Making Habits/Breaking Habits

Keywords in the History and Politics of Addiction
Date
  • Friday, February 2, 2024
  • Saturday, February 3, 2024
Audience
Public

Details

Event Description

Co-organized by Helena Hansen (UCLA), David Herzberg (University at Buffalo), and Keith Wailoo (Princeton University)

Conference Website

REGISTRATION


As OxyContin was hitting the market in the mid 1990s, its marketers seized on the recently coined concept pseudoaddiction to drive home a bold claim: that patients in legitimate pain who showed signs of addiction were only behaving that way because doctors were overly stingy with prescriptions. Pseudoaddiction was an iatrogenically-produced behavior, mimicking addiction – a behavioral byproduct of a callous “war on drugs” mentality in medicine. It was a term that emerged from medical, social, political, and economic agendas, championed by pain patient advocates and opioid manufacturers, and eventually criticized by reformers aghast at the marketing-driven opioid crisis that ensued. It was, in short, a keyword, powerful and contested, whose history must be unpacked to understand the opioid crisis.

Like pseudoaddiction, nearly all the terms we use to identify, understand, and grapple with addiction and other habits are freighted with multiple registers of meaning, deployed for medical, social, political, and economic purposes, and developed to perform important cultural and policy work. This workshop brings together scholars from history, anthropology, politics, medicine, health policy to examine the history and politics of such consequential keywords and phrases in the making and breaking of habits.  The gathering is a first step toward an edited volume – a critical analysis of consequential keywords and concepts in the vocabulary of addiction and habit.   
 
The discussion will focus on a limited number of terms – with papers on “junkie,” “drunkard,” “teen users,” “habitue’,” “prohibition,” “recovery,” “dependence,” “rebirth,” “compulsion,” “stigma,” “harm reduction,” and “narco.” The short essays aim to draw attention (through historical as well as social and cultural analysis) to the significance of these terms in the experiences, representations, and governing of habits and their making and breaking. The intersections of race, gender, identity, and how these factors shape ideas about habit and policy responses to bad and good habits, will be one among several points of focus.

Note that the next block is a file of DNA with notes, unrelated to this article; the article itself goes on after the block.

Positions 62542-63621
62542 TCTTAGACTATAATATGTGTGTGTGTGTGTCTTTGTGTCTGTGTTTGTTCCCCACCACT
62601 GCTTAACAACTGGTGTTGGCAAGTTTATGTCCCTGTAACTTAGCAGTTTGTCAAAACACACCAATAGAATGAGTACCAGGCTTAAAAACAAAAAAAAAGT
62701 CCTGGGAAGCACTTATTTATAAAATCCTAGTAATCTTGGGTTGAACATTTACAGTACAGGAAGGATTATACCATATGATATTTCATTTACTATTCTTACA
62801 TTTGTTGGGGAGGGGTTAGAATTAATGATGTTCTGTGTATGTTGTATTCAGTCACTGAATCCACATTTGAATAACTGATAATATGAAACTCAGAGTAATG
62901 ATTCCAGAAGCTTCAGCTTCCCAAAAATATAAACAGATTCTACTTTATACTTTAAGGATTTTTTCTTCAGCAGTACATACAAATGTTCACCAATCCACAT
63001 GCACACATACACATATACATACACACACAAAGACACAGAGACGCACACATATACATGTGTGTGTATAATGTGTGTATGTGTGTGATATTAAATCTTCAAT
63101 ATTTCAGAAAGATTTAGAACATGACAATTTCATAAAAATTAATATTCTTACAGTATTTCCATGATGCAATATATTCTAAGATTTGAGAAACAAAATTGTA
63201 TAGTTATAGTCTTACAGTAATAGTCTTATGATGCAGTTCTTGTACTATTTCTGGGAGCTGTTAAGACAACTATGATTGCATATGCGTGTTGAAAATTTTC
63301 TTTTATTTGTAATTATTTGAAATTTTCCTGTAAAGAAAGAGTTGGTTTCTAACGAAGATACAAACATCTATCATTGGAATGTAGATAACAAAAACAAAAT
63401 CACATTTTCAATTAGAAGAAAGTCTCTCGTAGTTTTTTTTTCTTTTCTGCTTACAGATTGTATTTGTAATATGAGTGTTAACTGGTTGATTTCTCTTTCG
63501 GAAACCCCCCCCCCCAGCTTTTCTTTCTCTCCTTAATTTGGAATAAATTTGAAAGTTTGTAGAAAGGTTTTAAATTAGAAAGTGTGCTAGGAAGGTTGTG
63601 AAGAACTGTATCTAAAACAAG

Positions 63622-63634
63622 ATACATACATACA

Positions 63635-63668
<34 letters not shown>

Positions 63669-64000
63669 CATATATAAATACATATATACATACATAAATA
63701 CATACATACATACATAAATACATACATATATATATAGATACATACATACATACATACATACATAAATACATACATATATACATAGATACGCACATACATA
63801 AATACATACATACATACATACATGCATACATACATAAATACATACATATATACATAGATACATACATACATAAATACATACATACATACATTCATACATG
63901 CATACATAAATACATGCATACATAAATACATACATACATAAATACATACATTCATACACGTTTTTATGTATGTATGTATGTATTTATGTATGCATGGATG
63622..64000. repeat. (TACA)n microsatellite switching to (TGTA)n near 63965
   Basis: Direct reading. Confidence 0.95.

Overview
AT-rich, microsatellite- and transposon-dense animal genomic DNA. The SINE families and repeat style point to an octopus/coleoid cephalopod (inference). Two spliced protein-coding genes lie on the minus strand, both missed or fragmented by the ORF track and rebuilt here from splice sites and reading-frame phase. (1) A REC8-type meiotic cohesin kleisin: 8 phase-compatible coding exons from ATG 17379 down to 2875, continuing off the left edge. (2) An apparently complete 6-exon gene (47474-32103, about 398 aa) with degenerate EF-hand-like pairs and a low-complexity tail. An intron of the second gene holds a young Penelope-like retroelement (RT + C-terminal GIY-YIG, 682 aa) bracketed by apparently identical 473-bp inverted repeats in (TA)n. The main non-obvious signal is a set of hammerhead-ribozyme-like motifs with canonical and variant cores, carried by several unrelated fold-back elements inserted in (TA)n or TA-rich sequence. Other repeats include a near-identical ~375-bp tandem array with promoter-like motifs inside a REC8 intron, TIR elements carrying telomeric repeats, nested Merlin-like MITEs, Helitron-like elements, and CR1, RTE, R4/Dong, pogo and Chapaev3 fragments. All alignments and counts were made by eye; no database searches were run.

Themes in the making and breaking of habit include:    

  • How the evolving historical lexicon sheds light on changing approaches to the origins, creation, and management of habits;  
  • Analysis of the social, moral, economic, and political conditions that led keywords flourish in certain moments and contexts; 
  • Discussion of the processes through which problem habits are designated and defined;  
  • Which habits come to be categorized as harmful, beneficial, necessary, discouraged but allowed, etc., and why;  
  • The significance of changes to the lexicon of liberating people from unwanted habits;  
  • How practices, techniques, and approaches to “break habits” have been institutionalized and politicized, ranging from self-help regimens, religious interventions, or new regimens to replace old ones, such as methadone and psychedelic therapy.   

While drug addictions – their making over time, their breaking – will be our central focus, we encourage discussion other habits such as gambling, food, social media, and other such behaviors. Finally, the workshop’s focus on twelve terms is merely a start toward building a more comprehensive volume of keywords in the history and politics of making and breaking habits.  While many essays focus on the North American lexicon, this national focus is placed in context by papers that examine important global sites where the lexicon on addiction has been forged and contested.
 

Sponsored by the Program in the History of Science, the History Department, Center for Health and Wellbeing.

Sponsors
  • Program in the History of Science
  • History Department
  • Princeton University Center for Health and Wellbeing
Scholarly Series
History of Science Workshops